This Series B was probably originally destined for the Argentinian market. When that closed down, the twin sat for several months until arrangements could be made to export it to San Francisco, which is why it is titled as a 1950 machine It also has no logo on the chaincase. Mark thinks that the tank and chaincase originally said HRD, and when the decision was made to rebrand as Vincent, the chaincase logo was ground off and the tank repainted.
The bike ended up in the Midwest, and was restored a little over twenty years ago by well known Canadian restorer Mike White. White rebuilt the engine, had the frame and sheet metal repainted, and laced the wheels with stainless spokes. Stainless steel fenders replaced the original aging aluminum. White also treated the machine to a 12-volt electrical conversion. The bike probably had 18,308 original miles when Mark bought it. The last owner began to have health issues and hadn’t started the bike in a couple of years.
When the bike showed up on his doorstep, it was all there but in need of a little TLC. Mark went to work. He cleaned the carburetors (Amals, upgraded from the originals), changed the oil and had new Avon tires, tubes and rim tape installed. Avon grips, a bar end mirror, and a tire pump came from Vincent Spares in England. Stock short black bars replaced the aftermarket chrome bars on the bike. New rubber pegs replaced the old tired footpegs. While the wheels were off, Mark installed a new 48 tooth sprocket and chain and replaced the inspection caps. “I left blank caps where the originals were blank.” A new valve lifter handle came from Mike’s Indian Parts.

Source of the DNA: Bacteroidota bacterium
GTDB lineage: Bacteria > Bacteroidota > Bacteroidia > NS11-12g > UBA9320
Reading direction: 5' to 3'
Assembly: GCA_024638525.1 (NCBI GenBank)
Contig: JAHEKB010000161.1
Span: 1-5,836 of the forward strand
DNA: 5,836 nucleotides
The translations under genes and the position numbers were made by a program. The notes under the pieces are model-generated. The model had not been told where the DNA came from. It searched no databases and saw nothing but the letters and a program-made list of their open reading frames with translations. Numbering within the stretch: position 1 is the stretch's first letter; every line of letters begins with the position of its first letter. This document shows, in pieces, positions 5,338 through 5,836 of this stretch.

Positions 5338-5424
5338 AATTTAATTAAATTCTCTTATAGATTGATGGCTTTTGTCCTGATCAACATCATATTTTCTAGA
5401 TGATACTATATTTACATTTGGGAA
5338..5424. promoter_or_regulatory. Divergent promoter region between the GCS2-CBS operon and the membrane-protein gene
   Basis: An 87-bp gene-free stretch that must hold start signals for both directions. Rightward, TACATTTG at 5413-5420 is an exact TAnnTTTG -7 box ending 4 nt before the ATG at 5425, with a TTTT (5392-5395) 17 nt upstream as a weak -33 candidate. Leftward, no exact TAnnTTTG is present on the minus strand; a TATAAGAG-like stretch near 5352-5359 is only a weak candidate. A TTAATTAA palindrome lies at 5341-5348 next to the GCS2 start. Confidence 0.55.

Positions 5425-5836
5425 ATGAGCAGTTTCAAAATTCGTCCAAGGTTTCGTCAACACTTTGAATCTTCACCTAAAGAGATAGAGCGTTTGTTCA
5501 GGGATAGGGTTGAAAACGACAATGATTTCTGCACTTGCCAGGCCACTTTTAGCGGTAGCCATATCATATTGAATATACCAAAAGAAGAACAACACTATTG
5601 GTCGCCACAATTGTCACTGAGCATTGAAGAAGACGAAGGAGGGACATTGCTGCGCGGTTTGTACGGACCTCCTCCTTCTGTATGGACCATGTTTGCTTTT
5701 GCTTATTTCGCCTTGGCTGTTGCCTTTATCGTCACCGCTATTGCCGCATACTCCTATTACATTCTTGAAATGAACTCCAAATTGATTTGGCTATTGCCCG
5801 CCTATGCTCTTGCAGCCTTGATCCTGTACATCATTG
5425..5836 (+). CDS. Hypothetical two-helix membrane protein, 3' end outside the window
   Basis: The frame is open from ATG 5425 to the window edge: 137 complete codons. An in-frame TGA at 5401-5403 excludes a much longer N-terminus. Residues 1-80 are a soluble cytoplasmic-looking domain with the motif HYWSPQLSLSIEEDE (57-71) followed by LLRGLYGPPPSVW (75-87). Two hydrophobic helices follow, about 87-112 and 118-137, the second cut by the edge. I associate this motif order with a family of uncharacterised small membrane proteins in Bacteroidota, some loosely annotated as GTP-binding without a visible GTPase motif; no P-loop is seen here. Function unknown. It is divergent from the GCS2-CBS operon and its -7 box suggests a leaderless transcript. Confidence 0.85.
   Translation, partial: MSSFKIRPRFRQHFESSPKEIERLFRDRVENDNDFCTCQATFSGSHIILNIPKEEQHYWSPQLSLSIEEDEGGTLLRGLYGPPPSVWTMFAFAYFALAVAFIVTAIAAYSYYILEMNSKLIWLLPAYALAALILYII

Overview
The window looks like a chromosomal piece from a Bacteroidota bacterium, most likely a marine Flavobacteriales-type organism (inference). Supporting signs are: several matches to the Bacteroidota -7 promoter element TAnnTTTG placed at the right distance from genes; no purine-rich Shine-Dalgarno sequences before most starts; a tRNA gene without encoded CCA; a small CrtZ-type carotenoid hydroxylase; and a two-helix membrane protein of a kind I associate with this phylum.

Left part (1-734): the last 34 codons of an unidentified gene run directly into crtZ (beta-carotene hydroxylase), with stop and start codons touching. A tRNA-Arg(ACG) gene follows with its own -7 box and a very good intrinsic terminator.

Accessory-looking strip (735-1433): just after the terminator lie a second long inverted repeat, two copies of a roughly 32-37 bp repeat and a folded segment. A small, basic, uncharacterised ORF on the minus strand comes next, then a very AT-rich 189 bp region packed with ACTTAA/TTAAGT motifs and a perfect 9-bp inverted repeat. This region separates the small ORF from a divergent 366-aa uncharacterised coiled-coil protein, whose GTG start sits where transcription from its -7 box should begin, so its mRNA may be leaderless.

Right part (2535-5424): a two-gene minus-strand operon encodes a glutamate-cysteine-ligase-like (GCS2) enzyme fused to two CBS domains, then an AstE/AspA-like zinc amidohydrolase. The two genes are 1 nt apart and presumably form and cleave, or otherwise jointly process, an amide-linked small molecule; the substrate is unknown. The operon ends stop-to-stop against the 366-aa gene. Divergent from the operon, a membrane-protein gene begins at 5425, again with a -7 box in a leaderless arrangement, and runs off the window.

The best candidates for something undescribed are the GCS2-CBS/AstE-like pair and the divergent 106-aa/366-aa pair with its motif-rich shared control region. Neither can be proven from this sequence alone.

The most time consuming repair was the clutch reconditioning effort. Mark explains that if a Vincent sits for some time, the seals dry out and the clutch slips. Neighbor Charlie rebuilt the clutch with Mark assisting. “It was a learning experience. We had to replace some springs and all the seals.”
Mark continues: “I need to learn how to maintain my bike, but the Vincent Owners Club is good with advice. It’s a vibrant motorcycle community. A lot of the people in the VOC suggested sticking with the original clutch. It’s complicated — about a hundred parts — but it works.”
The clutch fixed, Mark and the Vincent went out for a ride. “I was shocked. It’s the best riding bike I have. I took it on a twisty road and it really handles well. It is surprising for such an old bike. I’m getting the starting pattern down, so I can get it going on the second or third kick.
“It will do freeway speeds easily — which is surprising for a bike of its age. It’s easy, smooth — no vibration in the mirrors, sure footed handling and solid as a rock. I love it.” MC